In today’s global competitive marketplace, the demands of customers are forever increasing as they require improved quality of products and services but are prepared to pay less for their requirement.
The chapter introduces the development of Total Quality Management (TQM) in construction industry, the definition, principles, standards and application of TQM are being discussed to gain more insight. Besides that, the interaction of TQM with the construction industry is being discussed to comprehend more regarding the application of these standards within the industry.
The chapter opens by examining the different interpretations which are placed on the word ‘quality’. The evolution of quality management is described through the stages of inspection, quality control, quality assurance and to TQM.
TQM is a revolutionary approach to effective management. In the construction industry, the application of TQM is not significant although it has been widely implemented in other industries and the success by implementing the TQM can be seen. TQM aimed at achieving customer satisfaction and efficiency, and improving the quality products.
The first part is to describe the application of TQM in the construction industry and the general perception of why TQM is not widely implemented in this industry. Key implementation issues of accomplishing TQM will also be addressed in the review.
History and Evolution of Total Quality Management (TQM)
In the eighteenth and nineteenth century, quality control did not exist as we can see today. However, some activities of quality control were carried out informally at workshop level (Garvin, 1988.3). Quality Control started to develop and spanned in the twentieth century (Feigenbaum, 1983:15). JC Penney was the first person who presented the importance of Total Quality Management (TQM) in 1913 when he proposed principles such as “customer satisfaction”, “quality”, “fairness”, “value”, “related training” and “rewards for performance” play an important role in an organisation (Jablonski, 1994:20-30). Moreover, in the early 1900s, “father of scientific management”, Fredrick W. Taylor, also suggested other quality principles (Garvin, 1988:5).
In the US, the development approach to quality control went through four significant stages: operator QC, inspection QC, statistical QC and total QC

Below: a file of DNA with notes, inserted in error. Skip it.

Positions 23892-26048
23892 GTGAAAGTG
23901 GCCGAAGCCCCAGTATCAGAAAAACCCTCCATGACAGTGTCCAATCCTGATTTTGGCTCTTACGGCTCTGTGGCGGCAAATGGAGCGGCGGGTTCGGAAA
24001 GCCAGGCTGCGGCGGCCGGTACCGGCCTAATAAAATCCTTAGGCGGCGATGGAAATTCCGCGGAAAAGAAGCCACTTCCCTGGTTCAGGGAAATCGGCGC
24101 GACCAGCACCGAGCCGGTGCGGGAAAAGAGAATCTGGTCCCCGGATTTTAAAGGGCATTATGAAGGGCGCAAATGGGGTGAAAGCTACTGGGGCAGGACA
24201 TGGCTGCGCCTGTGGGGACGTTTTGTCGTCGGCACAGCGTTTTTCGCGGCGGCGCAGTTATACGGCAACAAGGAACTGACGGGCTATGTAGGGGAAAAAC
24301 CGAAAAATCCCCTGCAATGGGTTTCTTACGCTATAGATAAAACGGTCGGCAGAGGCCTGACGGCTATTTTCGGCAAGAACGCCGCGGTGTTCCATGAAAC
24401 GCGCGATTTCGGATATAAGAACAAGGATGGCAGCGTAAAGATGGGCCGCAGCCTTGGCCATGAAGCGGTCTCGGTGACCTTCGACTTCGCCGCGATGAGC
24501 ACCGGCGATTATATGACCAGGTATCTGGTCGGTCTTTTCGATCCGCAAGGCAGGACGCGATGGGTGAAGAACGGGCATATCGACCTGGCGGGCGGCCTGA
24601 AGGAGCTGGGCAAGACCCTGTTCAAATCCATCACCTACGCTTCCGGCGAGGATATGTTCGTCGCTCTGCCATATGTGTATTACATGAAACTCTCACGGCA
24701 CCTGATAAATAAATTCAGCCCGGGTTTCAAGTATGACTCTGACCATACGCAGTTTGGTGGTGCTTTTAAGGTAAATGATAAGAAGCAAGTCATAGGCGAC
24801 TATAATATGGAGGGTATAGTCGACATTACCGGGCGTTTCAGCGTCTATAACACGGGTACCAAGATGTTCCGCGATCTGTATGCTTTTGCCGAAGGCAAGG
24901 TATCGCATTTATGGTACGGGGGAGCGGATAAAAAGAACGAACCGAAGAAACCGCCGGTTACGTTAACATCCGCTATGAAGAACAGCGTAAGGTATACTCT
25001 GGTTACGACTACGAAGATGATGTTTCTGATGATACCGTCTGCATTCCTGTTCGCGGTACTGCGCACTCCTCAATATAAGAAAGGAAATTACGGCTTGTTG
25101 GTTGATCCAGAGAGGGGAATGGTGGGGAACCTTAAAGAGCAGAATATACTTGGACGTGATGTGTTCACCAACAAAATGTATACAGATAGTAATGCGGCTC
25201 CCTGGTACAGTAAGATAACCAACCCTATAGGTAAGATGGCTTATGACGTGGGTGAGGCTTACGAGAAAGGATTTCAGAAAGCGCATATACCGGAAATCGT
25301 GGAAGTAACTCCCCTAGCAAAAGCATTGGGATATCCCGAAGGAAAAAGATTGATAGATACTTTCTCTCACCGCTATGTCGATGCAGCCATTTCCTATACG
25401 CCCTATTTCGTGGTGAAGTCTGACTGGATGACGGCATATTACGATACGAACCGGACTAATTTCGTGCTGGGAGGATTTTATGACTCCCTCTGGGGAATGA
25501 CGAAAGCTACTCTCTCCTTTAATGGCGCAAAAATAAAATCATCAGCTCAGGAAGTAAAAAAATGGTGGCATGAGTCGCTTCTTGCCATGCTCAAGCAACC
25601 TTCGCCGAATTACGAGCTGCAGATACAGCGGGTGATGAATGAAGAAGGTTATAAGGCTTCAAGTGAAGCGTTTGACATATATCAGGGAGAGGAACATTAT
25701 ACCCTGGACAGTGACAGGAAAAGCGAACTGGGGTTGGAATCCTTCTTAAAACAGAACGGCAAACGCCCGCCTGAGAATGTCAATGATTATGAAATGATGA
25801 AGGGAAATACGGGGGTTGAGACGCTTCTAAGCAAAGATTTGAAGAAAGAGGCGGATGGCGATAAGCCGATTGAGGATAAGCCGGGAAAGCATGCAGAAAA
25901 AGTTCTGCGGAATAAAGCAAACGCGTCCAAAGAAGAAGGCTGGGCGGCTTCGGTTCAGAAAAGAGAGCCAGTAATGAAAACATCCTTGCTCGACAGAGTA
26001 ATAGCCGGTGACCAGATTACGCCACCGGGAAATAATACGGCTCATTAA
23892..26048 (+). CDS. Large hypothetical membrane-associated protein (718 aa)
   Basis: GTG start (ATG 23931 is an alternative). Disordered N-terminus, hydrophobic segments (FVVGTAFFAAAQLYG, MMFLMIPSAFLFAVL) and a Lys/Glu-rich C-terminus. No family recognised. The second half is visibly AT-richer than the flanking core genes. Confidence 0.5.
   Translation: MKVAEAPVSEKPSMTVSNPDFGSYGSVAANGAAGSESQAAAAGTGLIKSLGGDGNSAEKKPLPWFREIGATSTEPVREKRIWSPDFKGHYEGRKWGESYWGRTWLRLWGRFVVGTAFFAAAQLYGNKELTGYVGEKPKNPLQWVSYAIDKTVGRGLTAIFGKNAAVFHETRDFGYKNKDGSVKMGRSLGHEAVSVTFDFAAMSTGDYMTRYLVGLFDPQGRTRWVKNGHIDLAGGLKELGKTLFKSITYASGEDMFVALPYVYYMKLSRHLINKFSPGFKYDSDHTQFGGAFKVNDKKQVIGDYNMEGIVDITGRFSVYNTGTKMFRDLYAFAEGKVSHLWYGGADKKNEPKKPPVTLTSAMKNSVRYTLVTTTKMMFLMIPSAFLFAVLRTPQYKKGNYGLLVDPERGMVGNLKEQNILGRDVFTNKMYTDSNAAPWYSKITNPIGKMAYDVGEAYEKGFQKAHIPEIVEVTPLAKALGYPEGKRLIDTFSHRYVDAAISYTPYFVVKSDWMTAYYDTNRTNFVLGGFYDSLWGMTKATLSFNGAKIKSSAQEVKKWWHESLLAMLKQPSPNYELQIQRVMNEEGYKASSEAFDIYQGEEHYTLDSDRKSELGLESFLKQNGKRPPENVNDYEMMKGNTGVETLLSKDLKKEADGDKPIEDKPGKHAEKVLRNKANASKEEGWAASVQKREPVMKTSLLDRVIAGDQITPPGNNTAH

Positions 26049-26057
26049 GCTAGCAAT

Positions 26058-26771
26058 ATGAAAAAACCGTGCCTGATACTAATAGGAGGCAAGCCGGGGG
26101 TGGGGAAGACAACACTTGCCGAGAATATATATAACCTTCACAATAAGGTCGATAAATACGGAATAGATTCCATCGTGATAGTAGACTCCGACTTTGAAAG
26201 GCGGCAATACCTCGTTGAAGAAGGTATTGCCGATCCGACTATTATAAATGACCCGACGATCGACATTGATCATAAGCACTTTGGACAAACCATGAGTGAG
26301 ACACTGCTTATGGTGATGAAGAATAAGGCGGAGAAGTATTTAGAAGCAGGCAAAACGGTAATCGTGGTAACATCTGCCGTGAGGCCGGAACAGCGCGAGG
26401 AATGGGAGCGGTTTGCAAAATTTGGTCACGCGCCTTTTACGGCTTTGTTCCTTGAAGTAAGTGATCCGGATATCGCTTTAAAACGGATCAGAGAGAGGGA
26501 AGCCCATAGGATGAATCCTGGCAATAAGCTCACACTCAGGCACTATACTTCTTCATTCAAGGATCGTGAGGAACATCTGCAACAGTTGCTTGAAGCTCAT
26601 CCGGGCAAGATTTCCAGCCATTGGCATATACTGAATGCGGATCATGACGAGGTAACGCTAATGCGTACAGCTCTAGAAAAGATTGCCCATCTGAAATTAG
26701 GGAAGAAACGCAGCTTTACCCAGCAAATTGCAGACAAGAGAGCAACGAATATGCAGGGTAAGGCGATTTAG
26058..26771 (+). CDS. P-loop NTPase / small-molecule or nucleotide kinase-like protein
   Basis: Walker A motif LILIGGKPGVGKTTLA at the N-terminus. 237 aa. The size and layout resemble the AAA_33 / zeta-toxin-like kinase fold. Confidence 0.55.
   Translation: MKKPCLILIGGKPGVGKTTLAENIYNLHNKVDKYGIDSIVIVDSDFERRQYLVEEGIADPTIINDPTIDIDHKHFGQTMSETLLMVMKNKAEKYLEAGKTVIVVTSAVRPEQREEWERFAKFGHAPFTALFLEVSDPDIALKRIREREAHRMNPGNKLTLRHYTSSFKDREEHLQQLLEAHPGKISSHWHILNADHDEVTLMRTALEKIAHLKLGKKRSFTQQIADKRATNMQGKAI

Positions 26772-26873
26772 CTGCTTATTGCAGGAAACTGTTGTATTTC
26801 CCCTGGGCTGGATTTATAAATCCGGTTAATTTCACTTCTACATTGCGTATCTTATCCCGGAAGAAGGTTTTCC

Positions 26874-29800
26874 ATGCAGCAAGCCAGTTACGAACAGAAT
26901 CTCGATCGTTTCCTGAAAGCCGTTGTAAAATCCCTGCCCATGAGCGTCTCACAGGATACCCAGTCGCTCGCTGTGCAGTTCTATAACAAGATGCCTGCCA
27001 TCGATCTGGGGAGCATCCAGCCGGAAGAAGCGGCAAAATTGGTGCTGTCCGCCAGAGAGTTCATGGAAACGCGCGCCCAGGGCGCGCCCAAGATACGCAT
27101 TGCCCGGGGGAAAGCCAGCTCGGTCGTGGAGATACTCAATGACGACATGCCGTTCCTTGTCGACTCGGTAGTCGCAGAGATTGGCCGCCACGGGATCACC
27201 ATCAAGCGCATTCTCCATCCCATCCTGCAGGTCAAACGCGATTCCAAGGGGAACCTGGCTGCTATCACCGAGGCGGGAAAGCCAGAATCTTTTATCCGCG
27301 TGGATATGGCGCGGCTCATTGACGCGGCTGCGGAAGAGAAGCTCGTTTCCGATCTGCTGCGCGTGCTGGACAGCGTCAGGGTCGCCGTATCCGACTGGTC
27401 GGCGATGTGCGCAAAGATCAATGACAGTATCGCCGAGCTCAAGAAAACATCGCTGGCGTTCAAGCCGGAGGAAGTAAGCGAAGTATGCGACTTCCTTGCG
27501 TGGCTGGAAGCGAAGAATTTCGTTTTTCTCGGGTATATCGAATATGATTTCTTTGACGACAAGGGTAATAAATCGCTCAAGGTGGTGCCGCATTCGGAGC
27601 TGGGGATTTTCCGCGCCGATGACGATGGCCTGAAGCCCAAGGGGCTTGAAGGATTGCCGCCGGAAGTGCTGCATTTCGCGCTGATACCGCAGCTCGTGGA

Basic Concept of Quality
The Building Research Establishment (BRE) in attempting to define quality related to buildings as:
“The totality of the attributes of a building which enable it to satisfy needs, including the way in which individual attributes are related, balanced and integrated in the whole building and its surroundings.”
The BRE report considered quality in the context of three main aspects:
External attributes – the effect of the project on its surrounding and vice versa
Performance attributes – aspects of the project which make it operationally efficient and provide reasonable conditions for users
Aesthetics and amenity – internal and external attributes of a standard higher than is needed just to meet mandatory and performance requirements.
Quality has nine different dimensions. These dimensions are somewhat independent, which means that an end product can be excellent in one dimension but poor in others (Besterfield, 1998). Below shows these nine dimensions and their terms:-
Primary products/service characteristic such as time, cost and workmanship aspect.
Secondary characteristic, added consideration such as creativity in design and attractiveness.
Meeting specification or industry standards, workmanship and client’s requirement in contract.
Consistency of performance over time, average time for the unit to fail.
Useful life period with less maintenance or repair.
Resolution of problems and complaints, ease of repair.
Human to human interface such as efficiency during meeting, fast decision making, effective human resource management.
Sensory characteristics in design such as exterior finishes.
Past performance such as being ranked first in the tendering process.